4.13 After consultation, the EAC investigated if other parameters and scenarios affected the cost modelling. The rate of surgical site infection used in the model, which had been different for the Axonics SNM system than the non-rechargeable SNM system, was changed to 1% for both groups. The clinical experts explained that in practice, rates of surgical site infection are low, and they had not seen an obvious difference in surgical site infection rates between Axonics SNM system and the non-rechargeable SNM system. The committee concluded that the rates of surgical site infection used in the model should be the same for both the intervention and comparator technologies. It agreed that 1% was appropriate given the low rate of surgical site infection in clinical practice.
4.15 The committee considered the possible effect of a longer lifespan for the non-rechargeable comparator SNM system on the cost-effectiveness modelling. But the clinical experts explained that 4.4 years accurately reflected their own clinical experiences. The committee concluded that an estimated lifespan of 4.4 years for the non-rechargeable SNM system was appropriate for the cost-effectiveness modelling.
Axonics SNM system is cost saving compared with standard care, but more evidence is needed about the battery life beyond 6 years
4.17 The EAC's revised cost modelling estimated that over 15 years, using Axonics SNM system for managing refractory overactive bladder is associated with an estimated cost saving of £6,025 per person in the base case. It showed that cost savings depended on the battery life of Axonics SNM system lasting longer than around 6 years after implant. A battery life of more than 6 years increased the amount of cost savings progressively from 6 years after implant. The committee noted that there was some uncertainty about the battery life beyond 6 years, because there was little published evidence about this. Taking into account Newcastle EAC's technical assessment and expert advice, the committee agreed that the battery is likely to last for at least 6 years. It concluded that Axonics SNM system is cost saving compared with standard care. However, the maximum level of cost savings is uncertain without more evidence about the battery life beyond 6 years.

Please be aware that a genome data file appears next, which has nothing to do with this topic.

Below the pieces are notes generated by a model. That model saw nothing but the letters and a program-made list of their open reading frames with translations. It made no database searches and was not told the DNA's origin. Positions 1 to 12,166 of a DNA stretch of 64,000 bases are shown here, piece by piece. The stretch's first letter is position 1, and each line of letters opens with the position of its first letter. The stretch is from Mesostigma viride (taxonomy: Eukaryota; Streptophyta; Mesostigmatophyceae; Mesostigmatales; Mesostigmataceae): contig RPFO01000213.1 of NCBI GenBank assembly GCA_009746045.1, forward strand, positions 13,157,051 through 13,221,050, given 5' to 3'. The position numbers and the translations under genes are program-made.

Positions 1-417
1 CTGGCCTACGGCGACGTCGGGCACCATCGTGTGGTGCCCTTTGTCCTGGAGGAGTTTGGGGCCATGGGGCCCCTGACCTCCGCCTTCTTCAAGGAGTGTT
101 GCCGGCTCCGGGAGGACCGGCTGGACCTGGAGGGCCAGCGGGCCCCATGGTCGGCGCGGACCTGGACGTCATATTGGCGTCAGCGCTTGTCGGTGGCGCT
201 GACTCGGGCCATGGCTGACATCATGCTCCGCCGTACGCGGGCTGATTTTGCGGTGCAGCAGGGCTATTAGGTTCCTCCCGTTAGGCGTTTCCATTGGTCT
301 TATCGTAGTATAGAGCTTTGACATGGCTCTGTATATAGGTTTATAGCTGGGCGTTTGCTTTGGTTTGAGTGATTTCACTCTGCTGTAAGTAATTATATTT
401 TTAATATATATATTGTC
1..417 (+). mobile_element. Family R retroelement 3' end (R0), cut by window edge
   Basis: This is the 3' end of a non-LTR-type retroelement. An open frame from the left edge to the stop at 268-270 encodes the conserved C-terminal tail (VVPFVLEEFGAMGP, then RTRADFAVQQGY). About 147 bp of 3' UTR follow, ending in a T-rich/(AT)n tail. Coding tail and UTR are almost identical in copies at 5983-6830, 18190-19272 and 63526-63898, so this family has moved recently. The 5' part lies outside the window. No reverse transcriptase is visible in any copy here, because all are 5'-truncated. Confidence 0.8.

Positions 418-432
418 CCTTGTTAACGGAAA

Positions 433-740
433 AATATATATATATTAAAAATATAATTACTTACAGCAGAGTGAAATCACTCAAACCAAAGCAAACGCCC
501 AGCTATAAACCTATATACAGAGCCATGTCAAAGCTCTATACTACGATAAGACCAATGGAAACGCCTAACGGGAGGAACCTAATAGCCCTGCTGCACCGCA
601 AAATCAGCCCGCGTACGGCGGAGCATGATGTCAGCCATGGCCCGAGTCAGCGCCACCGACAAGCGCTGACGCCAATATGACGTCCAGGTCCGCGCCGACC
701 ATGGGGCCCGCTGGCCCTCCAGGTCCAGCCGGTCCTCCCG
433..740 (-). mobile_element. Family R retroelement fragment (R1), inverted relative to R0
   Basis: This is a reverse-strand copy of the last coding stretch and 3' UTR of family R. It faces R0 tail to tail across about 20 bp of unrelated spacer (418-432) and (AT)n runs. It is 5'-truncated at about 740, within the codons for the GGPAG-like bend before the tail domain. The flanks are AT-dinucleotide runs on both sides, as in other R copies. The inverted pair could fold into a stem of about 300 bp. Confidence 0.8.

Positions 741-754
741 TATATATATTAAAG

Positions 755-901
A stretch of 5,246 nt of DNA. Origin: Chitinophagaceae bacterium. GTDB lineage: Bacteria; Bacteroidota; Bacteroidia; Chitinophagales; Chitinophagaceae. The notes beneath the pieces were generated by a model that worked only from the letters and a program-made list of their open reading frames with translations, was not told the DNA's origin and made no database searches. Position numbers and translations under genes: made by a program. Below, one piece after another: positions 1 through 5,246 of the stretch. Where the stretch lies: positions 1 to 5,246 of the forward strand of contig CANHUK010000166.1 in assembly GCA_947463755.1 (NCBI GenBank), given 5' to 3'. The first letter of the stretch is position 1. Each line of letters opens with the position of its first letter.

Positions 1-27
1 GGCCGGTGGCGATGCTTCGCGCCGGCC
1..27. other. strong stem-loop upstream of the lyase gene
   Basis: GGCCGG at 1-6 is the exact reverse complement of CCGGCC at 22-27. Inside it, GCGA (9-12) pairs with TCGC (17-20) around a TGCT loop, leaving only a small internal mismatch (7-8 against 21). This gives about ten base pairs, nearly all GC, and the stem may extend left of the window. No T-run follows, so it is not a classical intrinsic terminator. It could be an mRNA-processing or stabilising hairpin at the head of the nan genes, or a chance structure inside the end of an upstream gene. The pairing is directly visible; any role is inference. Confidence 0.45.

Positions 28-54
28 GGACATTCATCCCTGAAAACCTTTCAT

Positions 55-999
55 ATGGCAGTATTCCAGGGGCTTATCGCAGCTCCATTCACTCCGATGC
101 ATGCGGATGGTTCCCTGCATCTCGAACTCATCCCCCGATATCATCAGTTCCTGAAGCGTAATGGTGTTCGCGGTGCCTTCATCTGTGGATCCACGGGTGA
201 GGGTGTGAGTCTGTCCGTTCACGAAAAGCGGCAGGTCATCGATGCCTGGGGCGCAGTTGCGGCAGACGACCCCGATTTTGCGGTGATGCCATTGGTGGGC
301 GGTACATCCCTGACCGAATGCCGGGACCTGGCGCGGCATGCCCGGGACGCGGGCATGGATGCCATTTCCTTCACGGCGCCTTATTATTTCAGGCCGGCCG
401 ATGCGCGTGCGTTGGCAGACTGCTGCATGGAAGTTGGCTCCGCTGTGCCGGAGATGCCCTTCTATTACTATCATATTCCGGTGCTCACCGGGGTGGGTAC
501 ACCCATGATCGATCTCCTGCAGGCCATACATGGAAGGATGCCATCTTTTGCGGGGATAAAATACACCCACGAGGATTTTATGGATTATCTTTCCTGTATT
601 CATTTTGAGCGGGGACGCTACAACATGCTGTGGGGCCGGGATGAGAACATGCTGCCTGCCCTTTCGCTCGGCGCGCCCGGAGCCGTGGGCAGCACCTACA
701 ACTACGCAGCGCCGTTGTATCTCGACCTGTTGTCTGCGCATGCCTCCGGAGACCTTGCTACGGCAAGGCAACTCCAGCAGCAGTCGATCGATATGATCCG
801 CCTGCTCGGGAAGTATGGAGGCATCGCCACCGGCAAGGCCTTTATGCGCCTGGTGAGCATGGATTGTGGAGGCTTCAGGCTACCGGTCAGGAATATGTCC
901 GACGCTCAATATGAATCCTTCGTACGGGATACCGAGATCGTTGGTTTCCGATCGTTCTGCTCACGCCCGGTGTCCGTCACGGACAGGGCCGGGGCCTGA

4.18 Further evidence on the long-term clinical effectiveness, quality-of-life benefits and the device longevity of Axonics SNM system in people with refractory overactive bladder would be welcomed. It is recommended that clinicians routinely collect clinical and procedural outcome data on SNM systems, including Axonics. Ideally this should be a national registry set up with a professional society.